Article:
At exactly 5:36 p.m. on October 7, 2007, Cheryl Heinz, a 46-year-old pediatric nurse and part-time Sunday-school teacher, lost control of her 1992 Subaru Legacy sedan and skidded into oncoming traffic, where she collided head-on with a black Ford Explorer SUV.
The larger vehicle collapsed the front of her small car as it decelerated from thirty-five miles per hour to zero in a little more than half of a second. Cheryl’s body, still traveling at thirty-five miles per hour, broke free of the seatbelt and collided with the steering column, breaking seven of her ribs, two of which punctured her lungs. Her forehead slammed into the windshield, cracking both her skull and the shatterproof glass. By 5:37 two onlookers were on the phone with 9-1-1 operators while Cheryl lay unconscious in the front seat.
Seven miles away, 52-year-old Gary Trudell, the owner of a small bookstore, was walking home from work when a blood vessel in his brain ruptured due to an undiagnosed aneurysm, causing a massive hemorrhage. He collapsed on the sidewalk seventeen yards from the door to his apartment. It was six minutes before his neighbor found him to call for paramedics at 5:42 p.m.
By 5:51, both Gary and Cheryl were in separate ambulances on their way to Valley General hospital. Gary arrived at 5:59, and Cheryl less than a minute later. Both were wheeled, unconscious, into the emergency room and were immediately set upon from all sides by nurses and surgeons.
Gary would later describe a feeling of “floating” or “weightlessness” as he discovered that he was looking down at his unconscious body among the bustling nurses and paramedics. He felt a sense of calm and well-being, even in the midst of the chaos. As he watched, the scene grew distant as though seen through a retreating zoom lens. Gary turned to the hallway door, which opened slowly to reveal a “perfect beam of light” from which emanated several voices. Gary couldn’t make out most of what was said, but he could recognize among the voices that of his mother, who had died a year earlier. Following the voices, Gary stepped forward into the light.
He found himself in standing on a hill looking down at a lake that reflected the perfect blue of the sky above. In the distance behind the lake a mountain range cut the sky in to jagged wedges. All around were uninterrupted fields of grass. He recognized the place immediately; it was the scene of a recurring dream from his childhood. And just like in the dream nothing happened, he simply stood, looking at the water, the mountains. He felt what he would later call “a sense of oneness with the world around [him]” and “an overwhelming feeling of love and of being loved … unlike anything [he had] ever experienced.”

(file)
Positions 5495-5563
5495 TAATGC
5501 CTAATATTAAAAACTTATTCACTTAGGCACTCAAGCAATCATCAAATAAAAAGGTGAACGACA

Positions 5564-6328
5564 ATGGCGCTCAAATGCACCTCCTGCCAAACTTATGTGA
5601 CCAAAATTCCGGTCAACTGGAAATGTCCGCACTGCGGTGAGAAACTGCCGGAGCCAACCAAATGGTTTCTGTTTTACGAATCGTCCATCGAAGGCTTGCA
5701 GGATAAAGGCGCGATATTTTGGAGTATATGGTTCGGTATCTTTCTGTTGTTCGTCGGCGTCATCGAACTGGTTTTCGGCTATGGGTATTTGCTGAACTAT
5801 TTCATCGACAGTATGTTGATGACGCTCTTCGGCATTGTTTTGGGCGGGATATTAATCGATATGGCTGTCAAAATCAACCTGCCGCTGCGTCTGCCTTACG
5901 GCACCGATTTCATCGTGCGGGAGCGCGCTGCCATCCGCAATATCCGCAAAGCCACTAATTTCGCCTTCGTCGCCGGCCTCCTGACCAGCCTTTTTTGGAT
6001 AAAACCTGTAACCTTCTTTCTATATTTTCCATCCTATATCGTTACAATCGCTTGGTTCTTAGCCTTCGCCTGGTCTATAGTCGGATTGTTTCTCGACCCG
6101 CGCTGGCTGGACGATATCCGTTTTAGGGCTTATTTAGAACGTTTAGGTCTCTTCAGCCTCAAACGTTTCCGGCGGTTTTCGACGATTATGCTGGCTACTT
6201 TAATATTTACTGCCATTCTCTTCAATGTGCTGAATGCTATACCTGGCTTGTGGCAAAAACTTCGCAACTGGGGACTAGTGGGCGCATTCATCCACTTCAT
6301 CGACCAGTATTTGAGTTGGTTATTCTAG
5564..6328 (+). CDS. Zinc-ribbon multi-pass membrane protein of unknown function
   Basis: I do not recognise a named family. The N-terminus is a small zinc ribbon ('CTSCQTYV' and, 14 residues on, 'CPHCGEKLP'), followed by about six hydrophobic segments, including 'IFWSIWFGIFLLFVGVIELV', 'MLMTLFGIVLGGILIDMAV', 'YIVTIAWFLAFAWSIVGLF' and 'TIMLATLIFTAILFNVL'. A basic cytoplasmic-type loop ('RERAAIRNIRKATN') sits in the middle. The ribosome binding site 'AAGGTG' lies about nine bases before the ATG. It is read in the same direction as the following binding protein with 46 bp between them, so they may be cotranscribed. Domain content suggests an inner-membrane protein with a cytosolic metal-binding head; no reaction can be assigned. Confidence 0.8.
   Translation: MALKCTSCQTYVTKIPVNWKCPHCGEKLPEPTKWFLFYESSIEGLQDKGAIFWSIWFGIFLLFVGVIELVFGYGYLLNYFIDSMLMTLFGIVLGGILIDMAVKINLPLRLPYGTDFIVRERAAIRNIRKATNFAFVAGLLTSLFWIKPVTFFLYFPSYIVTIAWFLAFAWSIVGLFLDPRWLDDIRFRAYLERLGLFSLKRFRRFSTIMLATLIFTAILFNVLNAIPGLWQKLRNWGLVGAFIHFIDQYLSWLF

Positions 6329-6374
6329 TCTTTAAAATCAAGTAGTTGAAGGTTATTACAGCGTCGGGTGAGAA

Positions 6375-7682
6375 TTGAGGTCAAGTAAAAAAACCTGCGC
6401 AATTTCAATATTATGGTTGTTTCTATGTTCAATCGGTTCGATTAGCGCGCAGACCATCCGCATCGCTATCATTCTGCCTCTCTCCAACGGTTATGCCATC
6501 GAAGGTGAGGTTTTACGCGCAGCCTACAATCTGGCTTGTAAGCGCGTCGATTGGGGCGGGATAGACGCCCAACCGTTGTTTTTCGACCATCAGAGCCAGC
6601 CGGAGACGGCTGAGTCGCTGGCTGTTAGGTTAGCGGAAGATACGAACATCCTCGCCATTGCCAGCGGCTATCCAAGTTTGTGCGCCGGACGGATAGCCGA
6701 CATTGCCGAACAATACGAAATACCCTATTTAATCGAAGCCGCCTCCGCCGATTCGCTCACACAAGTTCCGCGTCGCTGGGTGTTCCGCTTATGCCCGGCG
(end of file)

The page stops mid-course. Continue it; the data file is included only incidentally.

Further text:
Three rooms away from Gary, Cheryl’s punctured lung collapsed and quickly filled with blood. The heart-rate monitor flat-lined at 6:04 p.m.
Later, Cheryl would claim that she watched from outside her body as the sharp peaks of the monitor went flat and the lead surgeon began to administer electric defibrillation. She would also be able to recall the names of every doctor and nurse that operated on her, despite being unconscious (or clinically dead) the entire time she was in the room.
As the doctors worked, Cheryl turned to he hallway door. Outside, a fluorescent light flickered and went out. She stepped out with bare feet and looked both directions down the dark hallway but saw no one. To the right she heard soothing voices, telling her to follow them, that everything would be all right. Cheryl found herself following the sound of the voices down the hallway. Along the way, the lights slowly dimmed and finally went out, leaving Cheryl traveling in the dark.
Over time the voices grew louder. They shouted at her, seeming to reverberate within her skull. They screamed at her, laughed at her. She felt something rip away her surgery gown. A hand gripped her throat while something wet slid down her back. She felt more hands touching her, pulling her hair, fingers sliding into her mouth, up her nose, between her legs. She tried to scream, but found that no sound would come.
The voices continued to laugh. They told her to pray to God, to ask him to save her. But she couldn’t talk. She tried to pray in her head like she had before going to sleep as a child. She asked God to save her, but the voices just got louder. She prayed to Jesus for salvation, but none came.
The hands began to claw at her flesh. She felt them tear away her skin, rip out her hair. They pulled back her fingers one by one until she heard the knuckles snap. They tore away chunks of flesh, and eventually her legs, her arms. They ripped open her stomach and she could feel them pulling out her intestines. Before long, “it felt as if [she] had no body at all, that it had all been ripped away,” and that “all existed were those voices, screaming at [her], mocking [her].” In that moment she knew that no one could save her, and she felt a greater despair than she had ever known.
Two days later, on the afternoon of October 9, both Cheryl and Gary woke up in their hospital beds at Valley General Hospital. They both recounted their experiences to their loved ones, and later to researchers of out-of-body experiences and other near-death phenomenon.
Gary, who denied any religious affiliation, called his experience “life-affirming” and said that he believed he had visited what others might describe as “heaven.” Cheryl refused to draw any conclusions from her near-death experience, calling it “a horrible nightmare, nothing more.” But after recovering from her injuries she declined to continue teaching Sunday school, and stopped attending church entirely a few months later.
Photo by Mike Lacon